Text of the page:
For most of this decade, Penn State has relied heavily on the talents of one player at a given time. First it was Talor Battle, followed by Tim Frazier, and then of course, D.J. Newbill, who just graduated following a terrific senior season. Now however, things seem to be changing for Patrick Chambers’ crew. With no clear star among next season’s crop of players, the Nittany Lions will need to be more balanced if they want to find any success in the Big Ten. Still, Penn State has a decent mix of talented youngsters and solid veterans.
Although the Nittany Lions will have numerous contributors in 2015-’16, let’s take a look at a few of the most important for the team to have success.
#1. Shep Garner
There was very little hype about Garner going into last season, but that didn’t stop the 6’1" guard from starting every game and finishing second in scoring for Penn State at 9.2 points per game. Like most freshmen, however, he struggled with his consistency, shooting just 36 percent and making 2 shots or less from the field in 13 contests.
Not only will the Nittany Lions need Garner to be steadier this season, they’ll need him to handle two roles. While the Philadelphia native will likely run the point the majority of the time, he’ll also be counted on to be one of the team’s primary scorers. It’s a tough task to ask, especially for a player who had the luxury of splitting ball-handling duties with Newbill last season. Although he’s proven himself to be a good passer, he’ll have to continue to get used to making decisions in critical moments. That also means improving his shot selection. For a player whose 3-pointer wasn’t always on, Garner had no trouble hoisting them up last season, averaging 5.1 threes per game (making 33.7 percent). It’s safe to say Chambers gave him the green light most of the time, but while Penn State lacks a plethora of outside threats, Garner will have to find other ways to help the offense when his jumper isn’t falling. He’s got confidence though, and Chambers will be counting on him to be a leader for a squad that desperately needs one.
#2. Brandon Taylor
Last season was a frustrating one for Taylor. The forward entered the season expected to be the Nittany Lions no. 2 option, but he struggled to score consistently and never seemed to completely recover from a midseason knee injury sustained against Rutgers. The result was a stat line that didn’t improve much from the year before, as Taylor averaged 9.1 points and 5.3 rebounds while shooting 37 percent from the field.
Penn State will need a lot more from him this year, and it’s not like the 6’6" forward doesn’t have the skills to be a key contributor. Taylor is an athletic player who can shoot the three, play in the post, rebound and even block some shots. The problem for him is finding a way to maximize his talent on offense. Last season, Taylor spent way too much time on the perimeter, averaging five 3-point attempts per game and hitting just 33.5 percent of them. Once again, it’s not like the Nittany Lions were loaded with long-range killers, but Taylor will be more effective next season if he can adapt to scoring in the paint when his shot isn’t falling (sound familiar?). Playing down low will also help him get to the free throw line more. Last year, the New Jersey native attempted just 0.9 free throws per game and made 63 percent, a far cry from the 87 percent on 1.9 attempts he made as a sophomore.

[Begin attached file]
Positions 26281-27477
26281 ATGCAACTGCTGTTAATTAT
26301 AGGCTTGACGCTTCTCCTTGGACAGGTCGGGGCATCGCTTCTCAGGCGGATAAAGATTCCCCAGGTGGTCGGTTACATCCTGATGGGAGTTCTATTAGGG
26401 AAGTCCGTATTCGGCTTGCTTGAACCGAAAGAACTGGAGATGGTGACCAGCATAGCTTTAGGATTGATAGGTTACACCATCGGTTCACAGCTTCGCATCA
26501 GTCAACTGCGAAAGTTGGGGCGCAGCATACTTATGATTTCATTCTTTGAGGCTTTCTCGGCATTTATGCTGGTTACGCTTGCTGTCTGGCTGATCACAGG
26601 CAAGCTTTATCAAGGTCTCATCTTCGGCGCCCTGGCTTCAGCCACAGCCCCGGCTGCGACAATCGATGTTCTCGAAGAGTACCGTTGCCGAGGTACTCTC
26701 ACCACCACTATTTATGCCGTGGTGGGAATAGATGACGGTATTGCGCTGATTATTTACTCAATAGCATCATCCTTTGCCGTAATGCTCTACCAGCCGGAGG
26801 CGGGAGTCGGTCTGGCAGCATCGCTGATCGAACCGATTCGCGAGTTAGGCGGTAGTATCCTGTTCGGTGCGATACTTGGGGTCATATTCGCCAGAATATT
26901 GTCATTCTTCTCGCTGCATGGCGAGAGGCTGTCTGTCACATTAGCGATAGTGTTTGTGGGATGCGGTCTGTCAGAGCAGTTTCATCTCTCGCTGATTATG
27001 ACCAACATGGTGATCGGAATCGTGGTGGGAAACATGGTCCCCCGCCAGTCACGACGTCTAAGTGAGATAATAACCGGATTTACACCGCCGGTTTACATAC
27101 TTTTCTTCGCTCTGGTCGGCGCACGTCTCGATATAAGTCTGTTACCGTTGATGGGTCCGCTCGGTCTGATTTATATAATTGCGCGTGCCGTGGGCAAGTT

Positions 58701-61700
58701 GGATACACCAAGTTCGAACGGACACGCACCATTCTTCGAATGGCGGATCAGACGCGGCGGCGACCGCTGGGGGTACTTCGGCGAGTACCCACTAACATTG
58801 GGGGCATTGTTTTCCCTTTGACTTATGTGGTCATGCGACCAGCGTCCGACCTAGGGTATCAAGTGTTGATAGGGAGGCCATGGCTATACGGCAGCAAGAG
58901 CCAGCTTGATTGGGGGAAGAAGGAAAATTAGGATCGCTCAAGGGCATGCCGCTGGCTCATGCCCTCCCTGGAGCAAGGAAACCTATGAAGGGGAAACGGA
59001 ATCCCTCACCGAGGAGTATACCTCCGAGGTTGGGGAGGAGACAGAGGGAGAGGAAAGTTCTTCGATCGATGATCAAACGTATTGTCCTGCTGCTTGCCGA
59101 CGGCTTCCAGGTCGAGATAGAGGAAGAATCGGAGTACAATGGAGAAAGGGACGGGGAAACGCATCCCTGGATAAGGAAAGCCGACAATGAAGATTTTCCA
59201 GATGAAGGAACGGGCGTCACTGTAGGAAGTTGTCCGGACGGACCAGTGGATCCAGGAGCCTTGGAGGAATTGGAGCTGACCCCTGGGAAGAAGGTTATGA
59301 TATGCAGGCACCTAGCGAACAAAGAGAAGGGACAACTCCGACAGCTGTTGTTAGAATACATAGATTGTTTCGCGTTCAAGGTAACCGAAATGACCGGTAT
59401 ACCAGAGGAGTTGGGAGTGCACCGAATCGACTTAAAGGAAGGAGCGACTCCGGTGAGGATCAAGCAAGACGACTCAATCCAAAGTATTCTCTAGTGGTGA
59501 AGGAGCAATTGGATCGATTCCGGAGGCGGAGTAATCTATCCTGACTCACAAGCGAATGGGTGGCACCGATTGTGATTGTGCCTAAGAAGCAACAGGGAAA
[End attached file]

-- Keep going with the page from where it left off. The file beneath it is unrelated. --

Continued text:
This doesn’t mean Taylor shouldn’t shoot from the outside at all, just that he needs to make it a smaller part of his arsenal. It remains to be seen how Chambers uses him in his final season, but Taylor will likely need to up his scoring and rebounding if the Nittany Lions are going to have any success.
#3. Josh Reaves
There are a couple players you could put in this spot, namely Reaves’ fellow freshman Mike Watkins. But I’m going to go with the 6’4" guard from Virginia, who will be counted on to contribute to the Nittany Lions backcourt immediately.
A four-star recruit who possesses serious athletic ability, Reaves was always going to play as a freshman, but his arrival is even more important now given the departure of shooting guard Geno Thorpe. Penn State’s backcourt will feature numerous combinations next season, but it’s hard to imagine Reaves not playing heavy minutes. He may go through some growing pains, but Reaves has the skills to be devastating in transition and on defense. If he plays up to his capabilities early, he could be an upgrade over Thorpe, who was a top defender and energy guy but wasn't consistent on offense. On a team that often lacks impact athletes, Reaves has the potential to be a featured player, especially if he proves he can shoot. Time will tell how good Reaves turns out to be, but Penn State will be in a tight spot next season if he can't make an immediate impact.
Penn State will need numerous other players (Watkins, Jordan Dickerson, Donovon Jack to name a few) to play big roles next season, but Garner, Taylor and Reaves will be especially important. Garner and Taylor will assume a bulk of the scoring role, and Reaves will have to play big minutes whether he is ready or not. If they can't do those things, it could be another frustrating year for Chambers and company.